A decision to knock down an historic pub for the revamp of Leicester's railway station is on hold.
The Parcel Yard pub stands next to the city's Victorian station, in London Road, but is earmarked for demolition as part of a £22m plan to transform the surrounding area.
Leicester City Council and Network Rail are behind the scheme.
The final decision was deferred due to a request for firm plans on what will replace the pub.
Members of the planning committee met on Wednesday.
The Parcel Yard pub was named after the station's former sorting office and parcel yard. It still features fragments of original Victorian architecture.
The council secured £17.6m of government levelling up cash in 2021 towards a complete remodel of the station.
The early plans show the council seeking permission to demolish The Parcel Yard building, but a second planning application has yet to be submitted for the wider scheme.
Patrick Kitterick, Green Party ward councillor for the Castle ward - who is not a member of the planning committee but was at the meeting - said he feared the pub could be lost.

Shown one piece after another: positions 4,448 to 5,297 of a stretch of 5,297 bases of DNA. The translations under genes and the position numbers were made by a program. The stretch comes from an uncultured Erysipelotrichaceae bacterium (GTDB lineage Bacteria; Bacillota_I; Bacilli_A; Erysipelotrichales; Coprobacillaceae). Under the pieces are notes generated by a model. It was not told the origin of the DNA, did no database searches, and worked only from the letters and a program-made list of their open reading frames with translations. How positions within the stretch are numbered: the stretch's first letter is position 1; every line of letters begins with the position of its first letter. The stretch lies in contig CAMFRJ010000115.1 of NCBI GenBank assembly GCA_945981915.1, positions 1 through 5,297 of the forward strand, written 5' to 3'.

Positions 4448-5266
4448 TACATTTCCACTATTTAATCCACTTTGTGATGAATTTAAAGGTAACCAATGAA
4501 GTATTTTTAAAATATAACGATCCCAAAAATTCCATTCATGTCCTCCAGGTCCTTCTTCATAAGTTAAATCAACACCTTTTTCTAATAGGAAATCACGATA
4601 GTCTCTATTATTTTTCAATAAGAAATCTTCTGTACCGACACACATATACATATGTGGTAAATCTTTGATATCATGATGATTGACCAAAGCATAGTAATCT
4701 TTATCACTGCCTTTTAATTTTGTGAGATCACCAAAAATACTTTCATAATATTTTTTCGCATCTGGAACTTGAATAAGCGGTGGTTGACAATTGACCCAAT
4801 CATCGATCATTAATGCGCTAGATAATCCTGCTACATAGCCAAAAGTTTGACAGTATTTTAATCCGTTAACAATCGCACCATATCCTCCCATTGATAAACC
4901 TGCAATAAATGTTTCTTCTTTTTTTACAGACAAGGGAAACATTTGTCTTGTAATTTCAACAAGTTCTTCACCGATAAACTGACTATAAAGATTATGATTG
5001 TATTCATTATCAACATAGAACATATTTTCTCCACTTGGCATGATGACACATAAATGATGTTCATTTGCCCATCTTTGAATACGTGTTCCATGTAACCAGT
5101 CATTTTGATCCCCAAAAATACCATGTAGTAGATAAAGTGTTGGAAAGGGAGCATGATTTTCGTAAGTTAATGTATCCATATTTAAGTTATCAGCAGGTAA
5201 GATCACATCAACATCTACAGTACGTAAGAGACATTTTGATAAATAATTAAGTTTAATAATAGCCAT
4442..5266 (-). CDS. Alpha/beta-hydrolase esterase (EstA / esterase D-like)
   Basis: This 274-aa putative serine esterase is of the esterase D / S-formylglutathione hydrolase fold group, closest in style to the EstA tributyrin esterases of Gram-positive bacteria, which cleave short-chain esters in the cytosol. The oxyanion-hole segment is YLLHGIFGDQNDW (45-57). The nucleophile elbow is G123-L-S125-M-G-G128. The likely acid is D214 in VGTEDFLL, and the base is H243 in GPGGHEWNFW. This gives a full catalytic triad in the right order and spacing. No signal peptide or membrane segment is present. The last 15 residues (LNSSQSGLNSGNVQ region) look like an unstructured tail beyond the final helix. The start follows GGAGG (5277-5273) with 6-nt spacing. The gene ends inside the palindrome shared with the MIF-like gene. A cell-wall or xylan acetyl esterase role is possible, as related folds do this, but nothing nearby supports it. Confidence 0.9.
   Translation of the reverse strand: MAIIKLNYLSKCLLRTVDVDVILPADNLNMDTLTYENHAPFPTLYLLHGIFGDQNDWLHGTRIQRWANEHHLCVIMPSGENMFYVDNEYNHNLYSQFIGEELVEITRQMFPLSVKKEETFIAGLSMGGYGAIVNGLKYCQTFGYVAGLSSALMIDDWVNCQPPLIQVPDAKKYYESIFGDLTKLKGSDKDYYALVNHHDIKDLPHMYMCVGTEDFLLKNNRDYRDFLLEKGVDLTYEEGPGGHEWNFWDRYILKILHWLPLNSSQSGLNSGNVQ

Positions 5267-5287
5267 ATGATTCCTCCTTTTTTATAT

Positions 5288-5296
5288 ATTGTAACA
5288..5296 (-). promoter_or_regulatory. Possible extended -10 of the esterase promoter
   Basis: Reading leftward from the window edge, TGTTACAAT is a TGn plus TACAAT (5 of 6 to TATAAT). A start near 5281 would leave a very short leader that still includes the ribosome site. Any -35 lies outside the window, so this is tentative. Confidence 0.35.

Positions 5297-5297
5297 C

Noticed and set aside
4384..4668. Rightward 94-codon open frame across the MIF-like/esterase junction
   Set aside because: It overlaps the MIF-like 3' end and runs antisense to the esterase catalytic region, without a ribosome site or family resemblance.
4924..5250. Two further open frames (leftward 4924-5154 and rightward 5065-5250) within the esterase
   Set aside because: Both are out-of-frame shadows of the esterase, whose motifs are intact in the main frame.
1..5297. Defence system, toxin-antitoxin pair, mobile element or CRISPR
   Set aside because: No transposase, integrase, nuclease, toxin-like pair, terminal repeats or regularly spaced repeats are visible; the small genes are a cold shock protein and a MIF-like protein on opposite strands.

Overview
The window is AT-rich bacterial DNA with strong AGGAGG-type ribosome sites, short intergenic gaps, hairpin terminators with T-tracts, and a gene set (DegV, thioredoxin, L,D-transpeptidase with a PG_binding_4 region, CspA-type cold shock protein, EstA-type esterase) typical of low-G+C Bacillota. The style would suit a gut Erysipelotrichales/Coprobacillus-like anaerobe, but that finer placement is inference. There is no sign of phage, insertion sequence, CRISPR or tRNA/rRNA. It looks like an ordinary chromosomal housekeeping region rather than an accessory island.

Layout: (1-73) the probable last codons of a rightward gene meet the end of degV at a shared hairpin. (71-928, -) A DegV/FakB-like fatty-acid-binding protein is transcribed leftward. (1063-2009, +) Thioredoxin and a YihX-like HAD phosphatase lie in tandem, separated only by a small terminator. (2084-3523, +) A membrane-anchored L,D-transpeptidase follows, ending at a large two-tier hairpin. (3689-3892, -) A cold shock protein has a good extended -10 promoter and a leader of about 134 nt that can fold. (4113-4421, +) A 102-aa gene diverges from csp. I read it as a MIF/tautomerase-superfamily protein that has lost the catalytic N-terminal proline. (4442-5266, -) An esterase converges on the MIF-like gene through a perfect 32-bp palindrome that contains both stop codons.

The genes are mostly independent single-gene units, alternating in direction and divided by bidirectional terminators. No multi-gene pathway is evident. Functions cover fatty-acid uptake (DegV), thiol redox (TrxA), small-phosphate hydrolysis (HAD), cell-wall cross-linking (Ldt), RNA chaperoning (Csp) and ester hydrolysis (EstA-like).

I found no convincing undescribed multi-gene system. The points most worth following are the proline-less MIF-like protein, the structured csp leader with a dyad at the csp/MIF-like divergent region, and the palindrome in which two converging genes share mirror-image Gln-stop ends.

He said: "What we were being asked to do was demolish a couple of fine buildings with no plan to what was going to replace it.
"Instead of taking a leap into the dark, the committee have said we need to see firm plans on what is going to happen in future.
"There is far too much secrecy and lack of transparency about this station project and it really does need to be cleared up.
"The worst case scenario is the whole scheme collapses and we've demolished these buildings and we just have this scar right outside our train station.
"The committee decided not to take that risk and that was a very sensible decision."
Planning officers told the meeting they were "targeting March" as a date for submission of final development proposals for the site.
The project would see the station's existing covered entrance hall area turned into a new plaza for shopping, food and drinks.
Existing taxi ranks would be moved to nearby Station Street, where the facade of the station would be restored, turning it into the new main entrance where the pub stands now.
The Local Democracy Reporting Service said officers had recommended the council's planning committee approve the flattening of the 1930s art deco pub.